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‘Pretty Woman’ musical opts for happily-ever-after amid implausible plot

As in the movie on which it is based, “Pretty Woman: The Musical” is all about peddling soft-focus, rose-colored fantasy rather than anything remotely akin to real life.

Edward (Adam Pascal) and Vivian (Olivia Valli) meet in “Pretty Woman: The Musical.”
Edward (Adam Pascal) and Vivian (Olivia Valli) meet in “Pretty Woman: The Musical.”
Matthew Murphy for MurphyMade

“Pretty Woman: The Musical” tells a dated-at-best story that has made a few, incremental improvements since its initial Broadway tryout here in 2018.

The 1980s-set musical directed and choreographed by Jerry Mitchell still follows the plot set forth in the 1990 rom-com that cemented Julia Roberts’ star status and revived Richard Gere’s leading-man chops. This is “Cinderella,” only the title character is your basic sex worker with a heart of gold.

Our heroine/trope-come-to-life is Vivian Ward (Olivia Valli, granddaughter of legendary singer Frankie Valli) a sex worker (“pro” in the production’s vernacular) who yearns to leave the biz. She gets the chance to do just that when rich, handsome businessman Edward Lewis (Adam Pascal) hires her for six days to be at his “beck and call.”

The question driving the plot: Will Viv and Ed stay together after their six-day contract is finished? This is a rom-com, not a tragedy, and the answer is obvious from the outset. As in the movie on which it is based, “Pretty Woman: The Musical” is all about peddling soft-focus, rose-colored fantasy rather than anything remotely akin to real life.

There have been tweaks since the show premiered here: The book (by the movie’s director Garry Marshall and screenwriter J. F. Lawton) no longer includes a dead sex worker in a dumpster in its opening scenes. It does have a clever level of self-referential humor at times, such as when lyricists/composers Bryan Adams and Jim Vallance rhyme “platinum card” with “let’s hit him hard.” Also on the plus side: The score has enough money notes to buy an entire K-Tel collection of 1980s power ballads.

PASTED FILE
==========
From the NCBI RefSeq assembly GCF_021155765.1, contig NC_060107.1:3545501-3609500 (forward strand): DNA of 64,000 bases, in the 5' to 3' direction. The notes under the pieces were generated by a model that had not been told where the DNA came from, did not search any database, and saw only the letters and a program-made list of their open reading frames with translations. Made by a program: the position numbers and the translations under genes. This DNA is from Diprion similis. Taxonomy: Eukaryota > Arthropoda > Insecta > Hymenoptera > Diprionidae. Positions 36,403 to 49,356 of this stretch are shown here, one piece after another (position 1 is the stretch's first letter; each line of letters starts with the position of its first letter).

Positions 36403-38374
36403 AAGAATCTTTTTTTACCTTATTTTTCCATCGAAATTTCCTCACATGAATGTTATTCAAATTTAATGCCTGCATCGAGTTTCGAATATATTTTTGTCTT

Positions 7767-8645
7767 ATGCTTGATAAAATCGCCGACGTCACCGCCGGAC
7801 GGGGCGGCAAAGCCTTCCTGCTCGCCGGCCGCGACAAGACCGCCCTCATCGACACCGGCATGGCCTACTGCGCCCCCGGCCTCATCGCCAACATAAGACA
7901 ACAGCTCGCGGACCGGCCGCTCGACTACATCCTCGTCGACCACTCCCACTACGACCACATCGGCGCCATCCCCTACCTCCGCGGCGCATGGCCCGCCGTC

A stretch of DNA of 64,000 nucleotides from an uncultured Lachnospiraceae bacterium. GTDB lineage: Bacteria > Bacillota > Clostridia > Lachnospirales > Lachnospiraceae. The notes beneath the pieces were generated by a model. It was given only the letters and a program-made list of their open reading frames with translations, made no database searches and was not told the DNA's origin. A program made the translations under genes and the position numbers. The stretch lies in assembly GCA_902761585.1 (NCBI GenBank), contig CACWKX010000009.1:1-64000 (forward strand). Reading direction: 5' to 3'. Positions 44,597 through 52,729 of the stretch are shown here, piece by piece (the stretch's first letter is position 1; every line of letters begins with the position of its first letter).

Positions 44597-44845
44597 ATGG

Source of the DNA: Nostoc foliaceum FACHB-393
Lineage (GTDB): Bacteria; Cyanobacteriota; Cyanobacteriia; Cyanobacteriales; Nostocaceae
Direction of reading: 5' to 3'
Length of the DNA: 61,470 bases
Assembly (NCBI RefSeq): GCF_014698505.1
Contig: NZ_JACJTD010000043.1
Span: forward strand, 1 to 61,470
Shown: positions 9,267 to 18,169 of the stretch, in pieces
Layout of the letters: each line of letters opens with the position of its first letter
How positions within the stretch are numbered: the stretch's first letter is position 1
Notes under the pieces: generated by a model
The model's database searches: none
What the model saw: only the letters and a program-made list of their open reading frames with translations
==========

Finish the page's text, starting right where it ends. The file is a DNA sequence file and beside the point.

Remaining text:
The book takes pains to give lip service to Viv’s supposed autonomy, which her best friend Kit De Luca (Jessica Crouch, nailing the sassy-best-friend cliche) repeatedly insists is total because “they say when, where, who” they turn tricks with. (Nobody ever uses the word “trick” in this sanitized take on sex work.) A scene where a pimp shakes Kit down and demands his cut of her earnings shows that for what it is: malarky, packaged as empowerment.

Mitchell creates plenty of visually pleasing dance numbers. “You and I” soars with operatic grace. The opening “Welcome to Hollywood” sets the scene with energy to spare. But he also stumbles at times. When Vivian and Edward have sex, they do so with a corps of gracefully twirling dancers surrounding them, providing a gauzy skim of flowy skirts whenever things threaten to go beyond first base. It plays like something out of a Barbara Cartland novel, as illustrated by Cosmo editorials.

Yet even when cheese abounds, the cast sells the material.

Adam Pascal’s bad-boy growl sounds as good as it did in 1996, when he created the role of Roger in “Rent.” His delivery of “Freedom” shows precisely why he’s a bona fide Broadway star. Valli’s Vivian has pipes for days and is credibly feisty. She also brings a fittingly calculated artifice to her physical vocabulary as Vivian and Ed negotiate the terms of their deal. Tellingly, her body language changes along with her character as the plot progresses.

The supporting characters include a breakout performance from Kyle Taylor Parker as the Happy Man, a sort of fairy godfather who holds the story together and keeps it moving with luminous charisma and seemingly effortless footwork reminiscent of a young Ben Vereen. And as the opera star Violetta, who transfixes Vivian with her soaring soprano, Amma Osei will knock your socks off.

Hint: Stick around for the entire curtain call. Otherwise, you’ll miss a rollicking, infectiously joyful all-cast take on Roy Orbison and Bill Dee’s iconic title tune. It would be better if it were incorporated into the production at some point before curtain call, but it is irresistibly entertaining nonetheless.